The Slash/Flat combo is handled by the SM player carrying the #1 receiver inside before reacting to #3 to the flat. The #1 receiver on the quick crosser will be taken by the 3RH dropper who is looking for something coming back in when #3 goes out. 
If #2 is vertical the SM will carry the vertical until a receiver attempts to cross his face from the inside out. The #2 receiver could attempt to cross the SM players face on an out cut in which case the SM will be in good body position to defend that out cut. If the #3 receiver is going to the flat the SM must come off #2's vertical and cover the #3 receiver to the flat. If the #3 is aligned in a trips formation the SM player needs to be alert to a higher probability of being out leveraged by #3 and be prepared to come off #2 vertical. It is unlikely that a crosser from the other side of the formation will be able to get across quickly enough to out leverage the SM player but it is possible and the SM player would need to come off on the crosser.
If #2 is out the SM player stays over the top of the route and runs through the window of #1's route before driving on #2 to the flat. The SM player has #2 on the wheel because the corner is playing aggressively on #1.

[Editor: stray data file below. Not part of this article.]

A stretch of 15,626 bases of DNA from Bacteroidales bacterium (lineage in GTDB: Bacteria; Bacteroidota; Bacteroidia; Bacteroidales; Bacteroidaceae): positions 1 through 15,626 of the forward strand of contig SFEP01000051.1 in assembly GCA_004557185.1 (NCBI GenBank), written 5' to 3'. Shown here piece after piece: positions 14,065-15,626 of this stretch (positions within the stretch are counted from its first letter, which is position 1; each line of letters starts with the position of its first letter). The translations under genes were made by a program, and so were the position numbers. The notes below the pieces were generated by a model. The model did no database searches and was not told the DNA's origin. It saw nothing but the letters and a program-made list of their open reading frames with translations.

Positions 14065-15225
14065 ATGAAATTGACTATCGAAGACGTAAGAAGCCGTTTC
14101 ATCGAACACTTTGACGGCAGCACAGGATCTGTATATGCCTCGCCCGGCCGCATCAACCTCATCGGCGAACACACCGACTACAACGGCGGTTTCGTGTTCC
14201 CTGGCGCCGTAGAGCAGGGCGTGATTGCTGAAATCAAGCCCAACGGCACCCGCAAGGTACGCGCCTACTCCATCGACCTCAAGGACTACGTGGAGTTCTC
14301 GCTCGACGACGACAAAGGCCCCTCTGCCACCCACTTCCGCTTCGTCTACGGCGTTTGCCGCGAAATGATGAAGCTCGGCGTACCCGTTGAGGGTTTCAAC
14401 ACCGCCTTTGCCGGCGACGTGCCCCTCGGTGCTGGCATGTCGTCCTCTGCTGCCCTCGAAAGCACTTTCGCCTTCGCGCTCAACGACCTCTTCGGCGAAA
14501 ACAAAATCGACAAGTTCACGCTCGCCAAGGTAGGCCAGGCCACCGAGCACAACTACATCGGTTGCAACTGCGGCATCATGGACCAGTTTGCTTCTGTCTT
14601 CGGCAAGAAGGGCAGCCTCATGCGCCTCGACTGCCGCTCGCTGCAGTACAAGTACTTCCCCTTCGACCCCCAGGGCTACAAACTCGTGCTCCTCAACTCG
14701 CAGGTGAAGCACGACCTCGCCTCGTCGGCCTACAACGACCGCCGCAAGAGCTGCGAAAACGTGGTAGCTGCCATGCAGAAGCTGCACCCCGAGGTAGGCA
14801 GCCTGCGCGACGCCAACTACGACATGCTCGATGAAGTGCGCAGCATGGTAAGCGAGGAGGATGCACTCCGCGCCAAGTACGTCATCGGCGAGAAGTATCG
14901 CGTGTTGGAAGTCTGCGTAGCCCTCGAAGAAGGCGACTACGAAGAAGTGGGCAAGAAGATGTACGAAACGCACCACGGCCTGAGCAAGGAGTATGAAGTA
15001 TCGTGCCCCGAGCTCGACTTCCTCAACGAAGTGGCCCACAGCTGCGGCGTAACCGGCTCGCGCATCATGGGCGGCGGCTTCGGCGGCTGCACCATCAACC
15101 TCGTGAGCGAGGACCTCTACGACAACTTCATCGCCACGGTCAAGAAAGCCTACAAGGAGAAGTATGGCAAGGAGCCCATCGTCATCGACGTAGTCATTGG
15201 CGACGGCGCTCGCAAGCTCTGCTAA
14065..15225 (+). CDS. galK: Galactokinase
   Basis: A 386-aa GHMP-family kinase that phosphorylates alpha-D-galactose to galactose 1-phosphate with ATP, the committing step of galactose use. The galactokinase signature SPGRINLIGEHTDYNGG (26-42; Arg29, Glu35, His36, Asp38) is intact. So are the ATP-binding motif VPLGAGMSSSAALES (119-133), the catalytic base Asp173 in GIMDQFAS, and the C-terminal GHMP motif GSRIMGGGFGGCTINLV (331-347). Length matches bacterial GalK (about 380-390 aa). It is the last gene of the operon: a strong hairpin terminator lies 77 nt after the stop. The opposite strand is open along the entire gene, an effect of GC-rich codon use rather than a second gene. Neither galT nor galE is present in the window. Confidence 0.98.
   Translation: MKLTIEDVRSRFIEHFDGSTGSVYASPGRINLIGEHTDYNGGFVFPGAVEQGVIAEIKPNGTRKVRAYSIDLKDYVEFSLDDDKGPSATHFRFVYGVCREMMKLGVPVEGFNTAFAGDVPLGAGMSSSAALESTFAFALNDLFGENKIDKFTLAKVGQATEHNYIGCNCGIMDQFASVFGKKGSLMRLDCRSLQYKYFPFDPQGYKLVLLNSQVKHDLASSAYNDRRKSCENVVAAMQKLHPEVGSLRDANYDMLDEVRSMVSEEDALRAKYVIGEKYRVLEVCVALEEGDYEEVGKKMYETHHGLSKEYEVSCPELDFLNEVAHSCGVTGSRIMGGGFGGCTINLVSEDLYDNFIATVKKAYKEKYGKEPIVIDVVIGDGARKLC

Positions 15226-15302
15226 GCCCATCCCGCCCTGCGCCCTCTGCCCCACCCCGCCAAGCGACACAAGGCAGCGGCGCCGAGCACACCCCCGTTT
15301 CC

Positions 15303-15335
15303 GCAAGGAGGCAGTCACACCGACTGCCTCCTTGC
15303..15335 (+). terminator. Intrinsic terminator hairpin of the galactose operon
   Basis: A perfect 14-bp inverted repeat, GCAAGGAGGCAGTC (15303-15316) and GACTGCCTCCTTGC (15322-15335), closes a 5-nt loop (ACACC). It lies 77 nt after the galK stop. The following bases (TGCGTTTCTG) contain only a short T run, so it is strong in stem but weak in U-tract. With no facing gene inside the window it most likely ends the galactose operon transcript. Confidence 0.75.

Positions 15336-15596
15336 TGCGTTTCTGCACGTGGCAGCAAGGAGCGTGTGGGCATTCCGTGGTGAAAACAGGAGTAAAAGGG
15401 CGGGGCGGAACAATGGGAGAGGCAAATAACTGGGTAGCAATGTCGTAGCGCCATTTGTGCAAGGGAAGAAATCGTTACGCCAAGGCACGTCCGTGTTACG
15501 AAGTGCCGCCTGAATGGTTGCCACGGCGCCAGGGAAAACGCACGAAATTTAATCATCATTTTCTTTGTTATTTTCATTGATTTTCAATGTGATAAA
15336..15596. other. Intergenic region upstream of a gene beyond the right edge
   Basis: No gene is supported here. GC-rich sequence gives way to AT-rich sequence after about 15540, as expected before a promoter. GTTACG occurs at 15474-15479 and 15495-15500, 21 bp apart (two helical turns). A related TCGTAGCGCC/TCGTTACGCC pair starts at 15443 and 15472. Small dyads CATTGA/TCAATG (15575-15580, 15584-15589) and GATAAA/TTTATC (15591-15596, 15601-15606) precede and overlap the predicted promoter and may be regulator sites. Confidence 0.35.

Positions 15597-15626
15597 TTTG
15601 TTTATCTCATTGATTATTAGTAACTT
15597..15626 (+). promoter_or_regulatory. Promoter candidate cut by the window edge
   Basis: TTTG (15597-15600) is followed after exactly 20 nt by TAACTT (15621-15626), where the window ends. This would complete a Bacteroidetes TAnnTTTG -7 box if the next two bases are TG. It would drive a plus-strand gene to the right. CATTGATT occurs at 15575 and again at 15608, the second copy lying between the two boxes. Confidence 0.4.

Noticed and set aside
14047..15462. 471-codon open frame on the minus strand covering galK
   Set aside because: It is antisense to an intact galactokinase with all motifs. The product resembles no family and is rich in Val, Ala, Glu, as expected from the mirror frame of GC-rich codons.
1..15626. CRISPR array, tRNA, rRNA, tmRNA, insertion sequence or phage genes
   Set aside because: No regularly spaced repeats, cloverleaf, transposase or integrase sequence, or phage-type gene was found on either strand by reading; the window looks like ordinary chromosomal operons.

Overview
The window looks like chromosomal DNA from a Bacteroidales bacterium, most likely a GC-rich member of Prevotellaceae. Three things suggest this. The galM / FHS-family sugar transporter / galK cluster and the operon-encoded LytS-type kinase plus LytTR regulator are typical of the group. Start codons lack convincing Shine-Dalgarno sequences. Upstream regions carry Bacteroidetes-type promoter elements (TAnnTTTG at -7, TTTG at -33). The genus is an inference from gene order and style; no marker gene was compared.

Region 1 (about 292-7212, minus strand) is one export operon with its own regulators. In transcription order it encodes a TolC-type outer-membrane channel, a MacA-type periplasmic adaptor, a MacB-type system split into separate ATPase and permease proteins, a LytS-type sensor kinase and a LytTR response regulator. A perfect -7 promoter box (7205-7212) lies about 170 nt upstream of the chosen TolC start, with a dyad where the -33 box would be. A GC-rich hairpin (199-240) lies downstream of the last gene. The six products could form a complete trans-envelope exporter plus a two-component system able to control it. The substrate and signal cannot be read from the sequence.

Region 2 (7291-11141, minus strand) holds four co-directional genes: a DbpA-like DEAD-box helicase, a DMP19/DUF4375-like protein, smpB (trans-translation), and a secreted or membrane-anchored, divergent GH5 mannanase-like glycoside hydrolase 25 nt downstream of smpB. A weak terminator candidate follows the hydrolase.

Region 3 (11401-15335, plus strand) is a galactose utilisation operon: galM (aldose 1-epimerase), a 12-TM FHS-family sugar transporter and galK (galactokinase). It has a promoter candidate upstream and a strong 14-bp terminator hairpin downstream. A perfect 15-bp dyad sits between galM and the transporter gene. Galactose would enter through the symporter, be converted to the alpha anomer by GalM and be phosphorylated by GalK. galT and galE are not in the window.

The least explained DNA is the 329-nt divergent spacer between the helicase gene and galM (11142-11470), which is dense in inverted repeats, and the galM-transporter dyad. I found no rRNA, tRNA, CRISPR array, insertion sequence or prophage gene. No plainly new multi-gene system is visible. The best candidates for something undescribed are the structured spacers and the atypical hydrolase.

The SM player is responsible to drive on any 3 step or hot throw to the #2 receiver.



8 comments:

  1. The SCIF (Seam-Curl-Flat) technique plays the seam threat from inside out... re-routing with the outside hand, making sure to keep the inside hand free (this keeps the shoulders relatively parallel to the LOS and keeps the player's eyes on the QB). The SCIF tech relies on the man to read #2. If #2 goes vertical in the seam he carries to 14yds before releasing to deep coverage players. If #2 doesn't threaten the seam, then the SCIF players plays through to the curl zone, and then to the flat.

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  2. That is one of the topics of debates about fire zone technique. Is it a seam (outside in) or a scif (inside out)? Both have positives and negatives. The drop on #2 is critical to the coverage being effective but which one is better? We utilize the Scif drop you discribed in our FZ coverage. I just wanted to look at the technique Coach Lebeau is using. Maybe I should do a compare contrast on the 2 different thought processes.

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  3. either way, i still enjoy your posts. I was just making sure SCIF was recognized as different from the Lebeau technique